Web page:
Senseg, a leading manufacturer of electrostatic sensors based in Finland, announced that it has created a new category of flexible electronics by launching a family of roll-to-roll manufactured actuators for use in traditional flat actuator applications as well as for new applications, such as wearables, soft robotics, VR/AR devices, and interior integrated sensors. The new product, called Senseg ELFIAC (Elastomeric Film Actuator), will deliver large-scale manufacturable actuators that are far less expensive to produce than comparable traditional actuators and use cheaper, non-toxic materials, says Senseg. The inherent flexibility of the low-power Elfiac technology, enables new applications, form factors and geometries.
“ELFIAC is a robust technology. Its flexible membrane-like structure enables taking haptics to where it was previously impossible,” said Ville Mäkinen, founder and General Manager of Senseg. “We have proven the mass manufacturability of ELFIAC and gone through rigorous product testing. We can see that ELFIAC’s potential expands far beyond our initial scope of consumer electronics products.”
Senseg ELFIAC is completed by the simultaneous introduction of an advanced, ultra-compact, and low-power high-voltage driver circuit for ELFIAC. This circuit is powered by a proprietary system-in-package (SiP) S220 chip, which Senseg has jointly developed with ST Microelectronics. ELFIAC and the S220-based high voltage driver are now available as user-friendly demo kits including software, reports Globe News Wire.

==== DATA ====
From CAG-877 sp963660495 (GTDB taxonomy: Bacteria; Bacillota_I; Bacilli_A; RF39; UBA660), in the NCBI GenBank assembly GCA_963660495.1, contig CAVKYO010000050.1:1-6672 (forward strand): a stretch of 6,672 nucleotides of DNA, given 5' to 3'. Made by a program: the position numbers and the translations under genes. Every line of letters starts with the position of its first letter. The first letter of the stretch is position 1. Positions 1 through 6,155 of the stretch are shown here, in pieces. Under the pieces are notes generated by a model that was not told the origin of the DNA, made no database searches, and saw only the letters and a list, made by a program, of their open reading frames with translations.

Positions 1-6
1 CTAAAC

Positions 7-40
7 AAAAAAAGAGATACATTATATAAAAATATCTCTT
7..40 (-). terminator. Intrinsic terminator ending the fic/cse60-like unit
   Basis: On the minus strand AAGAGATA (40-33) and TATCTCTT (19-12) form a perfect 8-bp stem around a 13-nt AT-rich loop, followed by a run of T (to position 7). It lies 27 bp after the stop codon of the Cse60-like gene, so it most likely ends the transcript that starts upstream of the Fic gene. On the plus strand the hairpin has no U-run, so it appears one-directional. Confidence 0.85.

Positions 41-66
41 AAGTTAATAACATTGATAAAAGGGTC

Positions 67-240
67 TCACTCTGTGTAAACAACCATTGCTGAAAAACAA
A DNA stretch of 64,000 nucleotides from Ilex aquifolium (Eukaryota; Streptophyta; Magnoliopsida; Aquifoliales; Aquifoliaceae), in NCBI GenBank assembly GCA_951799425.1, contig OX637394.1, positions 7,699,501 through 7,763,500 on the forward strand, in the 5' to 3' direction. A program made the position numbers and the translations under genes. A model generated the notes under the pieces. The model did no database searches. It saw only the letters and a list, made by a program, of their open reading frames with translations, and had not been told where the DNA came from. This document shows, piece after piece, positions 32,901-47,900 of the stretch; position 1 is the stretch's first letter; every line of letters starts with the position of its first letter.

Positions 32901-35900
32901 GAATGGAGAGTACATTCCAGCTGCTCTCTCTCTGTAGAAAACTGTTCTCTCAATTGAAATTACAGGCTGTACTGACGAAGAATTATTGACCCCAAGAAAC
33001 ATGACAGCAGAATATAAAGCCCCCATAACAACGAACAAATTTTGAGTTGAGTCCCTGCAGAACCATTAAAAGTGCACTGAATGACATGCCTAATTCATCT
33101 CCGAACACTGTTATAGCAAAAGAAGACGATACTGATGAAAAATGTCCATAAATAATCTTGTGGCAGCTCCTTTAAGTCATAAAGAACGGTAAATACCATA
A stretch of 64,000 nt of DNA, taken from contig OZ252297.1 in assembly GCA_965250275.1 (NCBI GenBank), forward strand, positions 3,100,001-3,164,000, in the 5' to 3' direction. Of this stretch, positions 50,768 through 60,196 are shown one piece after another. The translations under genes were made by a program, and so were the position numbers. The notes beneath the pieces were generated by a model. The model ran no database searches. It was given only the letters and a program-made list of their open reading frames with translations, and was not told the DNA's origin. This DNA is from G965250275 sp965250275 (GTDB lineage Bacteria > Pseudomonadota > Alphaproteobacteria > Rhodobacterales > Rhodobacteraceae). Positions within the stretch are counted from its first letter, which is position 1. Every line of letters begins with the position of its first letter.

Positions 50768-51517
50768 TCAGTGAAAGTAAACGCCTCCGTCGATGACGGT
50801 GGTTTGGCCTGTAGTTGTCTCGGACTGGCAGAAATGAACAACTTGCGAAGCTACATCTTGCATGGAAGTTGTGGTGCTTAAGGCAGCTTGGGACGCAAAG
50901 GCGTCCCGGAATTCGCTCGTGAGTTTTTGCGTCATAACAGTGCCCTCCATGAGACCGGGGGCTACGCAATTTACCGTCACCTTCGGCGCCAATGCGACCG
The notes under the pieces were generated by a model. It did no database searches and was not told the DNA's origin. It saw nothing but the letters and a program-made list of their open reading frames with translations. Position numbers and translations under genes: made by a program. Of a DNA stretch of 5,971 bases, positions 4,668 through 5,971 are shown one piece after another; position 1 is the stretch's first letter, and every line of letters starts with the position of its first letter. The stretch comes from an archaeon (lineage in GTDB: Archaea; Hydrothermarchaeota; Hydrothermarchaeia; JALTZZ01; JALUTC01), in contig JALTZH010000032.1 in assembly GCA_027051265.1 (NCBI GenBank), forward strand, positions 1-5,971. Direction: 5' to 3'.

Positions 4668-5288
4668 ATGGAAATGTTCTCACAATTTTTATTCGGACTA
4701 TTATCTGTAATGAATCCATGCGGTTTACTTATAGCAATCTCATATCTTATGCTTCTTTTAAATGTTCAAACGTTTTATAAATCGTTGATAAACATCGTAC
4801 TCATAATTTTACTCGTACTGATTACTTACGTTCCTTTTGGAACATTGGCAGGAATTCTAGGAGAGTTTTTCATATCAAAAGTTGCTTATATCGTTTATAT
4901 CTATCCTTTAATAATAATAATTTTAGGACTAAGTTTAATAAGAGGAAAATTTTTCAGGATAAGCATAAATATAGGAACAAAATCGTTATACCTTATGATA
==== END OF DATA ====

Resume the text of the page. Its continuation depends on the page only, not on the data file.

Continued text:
The actuator market, currently pegged at $50 billion globally and expanding to $75 billion by 2025, according to MarketsandMarkets, includes consumer, automotive, healthcare, industrial automation, hydraulic, and other vertical market segments.
Senseg is a pioneer in the electrostatic haptic field since 2008, and an innovator in multiple fields of human-machine interfaces, with more than 40 granted patents. Senseg developed the first solid state haptics solution, the TIXEL, for touch screen devices in 2011, enabling users to feel dynamic surface sensations such as moving a hand through grains of sand or dragging a weighty object on the screen of a tablet device.
“With ELFIAC, Senseg is solving the problems of cost and materials usage in actuators, without degrading the experience,” says Ramon T. Llamas, research director for IDC’s Mobile Devices and AR/VR team. “This is a key component to the next wave of smart compute devices that are expected to perform rigorous functions while still delivering the types of experiences resident on other, more traditional, hardware.”